The Maiden (Montgomery/Taggert 12) - Page 10

In a secluded glade, Jura removed her clothing and slipped into the water. Perhaps a long swim would ease her troubled mind.

Rowan rode as hard and fast as his horse would go. He needed to get away, to be alone, to escape the censoring eyes of the Lanconians. Two days ago they had ridden past a peasant’s hut that was blazing. When Rowan halted the army of Lanconians and ordered them to put the fire out, they had merely stared at him in contempt. They had sat on their horses and watched while Rowan and his English men had directed the peasants in dousing the flames.

When the fire was out, the peasants had told a garbled story of a feud between two families. Rowan had told them to come to Escalon and he would hear their case and he the king would personally judge it. The peasants had laughed at the idea of a king. The king ruled the soldiers who trampled their fields; he did not rule the workingman.

Rowan rode back to the Lanconians, who looked at him with contempt for having involved himself with the petty disputes of the farmers.

But Rowan knew that if he was to be king and there was to be peace between the tribes, he must be king of all the Lanconians, the Zernas, the Ultens, the Vatells, all the tribes and all their people, from the lowest peasant to Brocain, who ruled hundreds of men.

Today, Rowan had had enough of the silent hostility and sometimes not so silent hostility of the Lanconians and he had broken away, telling his own knights to keep the Lanconians away. Their eyes reflected every fear he had stowed within himself. Their obvious doubts of him made his own doubts come closer to the surface. He needed to be alone, to have some time to think, and to pray.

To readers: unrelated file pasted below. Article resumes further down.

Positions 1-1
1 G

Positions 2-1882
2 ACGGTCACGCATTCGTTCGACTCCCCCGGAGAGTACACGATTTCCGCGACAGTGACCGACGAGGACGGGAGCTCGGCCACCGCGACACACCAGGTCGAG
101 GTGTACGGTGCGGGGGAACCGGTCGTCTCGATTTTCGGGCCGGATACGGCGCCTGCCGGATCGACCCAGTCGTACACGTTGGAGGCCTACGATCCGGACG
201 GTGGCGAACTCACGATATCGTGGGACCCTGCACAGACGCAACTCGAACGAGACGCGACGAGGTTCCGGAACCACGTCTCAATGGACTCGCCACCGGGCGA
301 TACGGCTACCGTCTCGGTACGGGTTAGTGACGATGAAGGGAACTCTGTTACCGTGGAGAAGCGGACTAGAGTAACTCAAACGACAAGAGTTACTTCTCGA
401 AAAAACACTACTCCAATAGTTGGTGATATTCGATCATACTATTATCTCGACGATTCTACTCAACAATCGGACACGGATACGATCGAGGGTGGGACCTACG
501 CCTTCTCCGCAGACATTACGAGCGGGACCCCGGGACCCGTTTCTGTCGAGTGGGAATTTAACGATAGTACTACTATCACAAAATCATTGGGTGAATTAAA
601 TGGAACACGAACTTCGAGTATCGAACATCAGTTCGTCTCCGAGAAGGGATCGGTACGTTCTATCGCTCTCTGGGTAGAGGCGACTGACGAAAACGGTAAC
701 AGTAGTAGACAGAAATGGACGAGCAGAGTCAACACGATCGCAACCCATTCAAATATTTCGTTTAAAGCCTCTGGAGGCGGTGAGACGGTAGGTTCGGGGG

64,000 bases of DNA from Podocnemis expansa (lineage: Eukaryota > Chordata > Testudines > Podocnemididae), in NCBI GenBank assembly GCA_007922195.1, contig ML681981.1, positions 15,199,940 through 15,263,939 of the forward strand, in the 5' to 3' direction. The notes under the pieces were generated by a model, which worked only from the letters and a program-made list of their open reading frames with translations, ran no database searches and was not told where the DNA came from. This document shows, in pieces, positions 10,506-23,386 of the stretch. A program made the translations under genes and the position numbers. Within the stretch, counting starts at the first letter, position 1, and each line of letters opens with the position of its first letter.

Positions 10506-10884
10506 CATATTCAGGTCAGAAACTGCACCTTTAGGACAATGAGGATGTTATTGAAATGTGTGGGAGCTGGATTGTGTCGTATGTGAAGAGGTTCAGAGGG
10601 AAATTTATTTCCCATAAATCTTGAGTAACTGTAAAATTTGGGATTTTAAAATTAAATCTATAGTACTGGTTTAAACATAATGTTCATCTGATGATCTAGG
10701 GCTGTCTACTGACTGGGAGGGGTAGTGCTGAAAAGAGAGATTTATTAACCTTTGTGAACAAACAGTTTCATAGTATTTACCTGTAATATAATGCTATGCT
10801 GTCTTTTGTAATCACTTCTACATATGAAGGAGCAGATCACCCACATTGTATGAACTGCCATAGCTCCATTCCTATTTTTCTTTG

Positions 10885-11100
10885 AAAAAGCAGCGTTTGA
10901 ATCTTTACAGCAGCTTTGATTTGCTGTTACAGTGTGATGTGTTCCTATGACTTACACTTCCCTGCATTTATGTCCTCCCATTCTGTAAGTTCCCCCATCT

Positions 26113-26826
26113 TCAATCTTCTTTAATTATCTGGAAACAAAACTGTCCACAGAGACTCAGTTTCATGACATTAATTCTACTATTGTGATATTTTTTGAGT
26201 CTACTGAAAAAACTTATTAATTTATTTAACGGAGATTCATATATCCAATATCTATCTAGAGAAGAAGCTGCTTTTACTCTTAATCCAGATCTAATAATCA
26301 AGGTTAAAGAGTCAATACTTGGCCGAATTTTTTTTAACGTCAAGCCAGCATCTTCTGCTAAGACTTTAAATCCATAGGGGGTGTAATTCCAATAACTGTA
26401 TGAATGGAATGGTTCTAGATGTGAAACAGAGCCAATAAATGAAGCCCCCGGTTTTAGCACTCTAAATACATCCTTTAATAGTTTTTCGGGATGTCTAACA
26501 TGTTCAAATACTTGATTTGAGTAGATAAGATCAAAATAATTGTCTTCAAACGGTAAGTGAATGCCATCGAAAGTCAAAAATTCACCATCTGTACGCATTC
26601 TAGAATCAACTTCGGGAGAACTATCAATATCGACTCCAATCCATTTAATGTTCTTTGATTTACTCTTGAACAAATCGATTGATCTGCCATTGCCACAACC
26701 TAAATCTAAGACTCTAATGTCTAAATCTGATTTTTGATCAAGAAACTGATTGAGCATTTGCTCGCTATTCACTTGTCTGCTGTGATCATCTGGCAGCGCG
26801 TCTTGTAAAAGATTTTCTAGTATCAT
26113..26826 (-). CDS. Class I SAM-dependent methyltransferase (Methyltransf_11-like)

He knew he was only miles from the walls of Escalon when he came to a river tributary, a peaceful, lovely stream, so unlike everything else he had experienced in Lanconia.

He dismounted and tied his horse, then fell to his knees, his hands folded in prayer.

“Oh Lord,” he prayed in a choked whisper that betrayed the depth of his pain, “I have tried to ready myself for the duty that You and my earthly father have placed upon my head, but I am only one man. If I am to accomplish what I know to be right, I need Your help. The people are against me and I do not know how to win their loyalty. I beg You, dear God, please show me the way. Guide me. Direct me. I place myself in Your hands. If I am wrong, let me know. Give me a sign. If I am right, then I plead for Your help.”

He hung his head for a moment, feeling spent and exhausted. He had come to Lanconia knowing what he was to do, but with each passing day his confidence had been draining. Every hour of every day he had to prove himself as a man to these Lanconians. They had made up their minds about him and nothing he did changed their opinions. I

f he was brave, they murmured that fools are often brave. If he cared about his people, they said his ways were foreign. What did he have to do to prove himself? Torture and kill some innocent Zerna boy who they seemed to think was the devil incarnate?

He stood, his legs shaky from the emotion he had exerted, then cared for his horse. He removed his sweaty clothes then stepped into the cool, clear water. He dove, he swam, he let the water take some of the anger and feelings of helplessness out of his body, and an hour later when he returned to the bank he felt better. He put on his loincloth, then all at once, his senses came alive. He had heard a noise to his right. It sounded like a person moving about. He pulled his sword from the saddle scabbard and silently crept along the edge of the water toward the noise.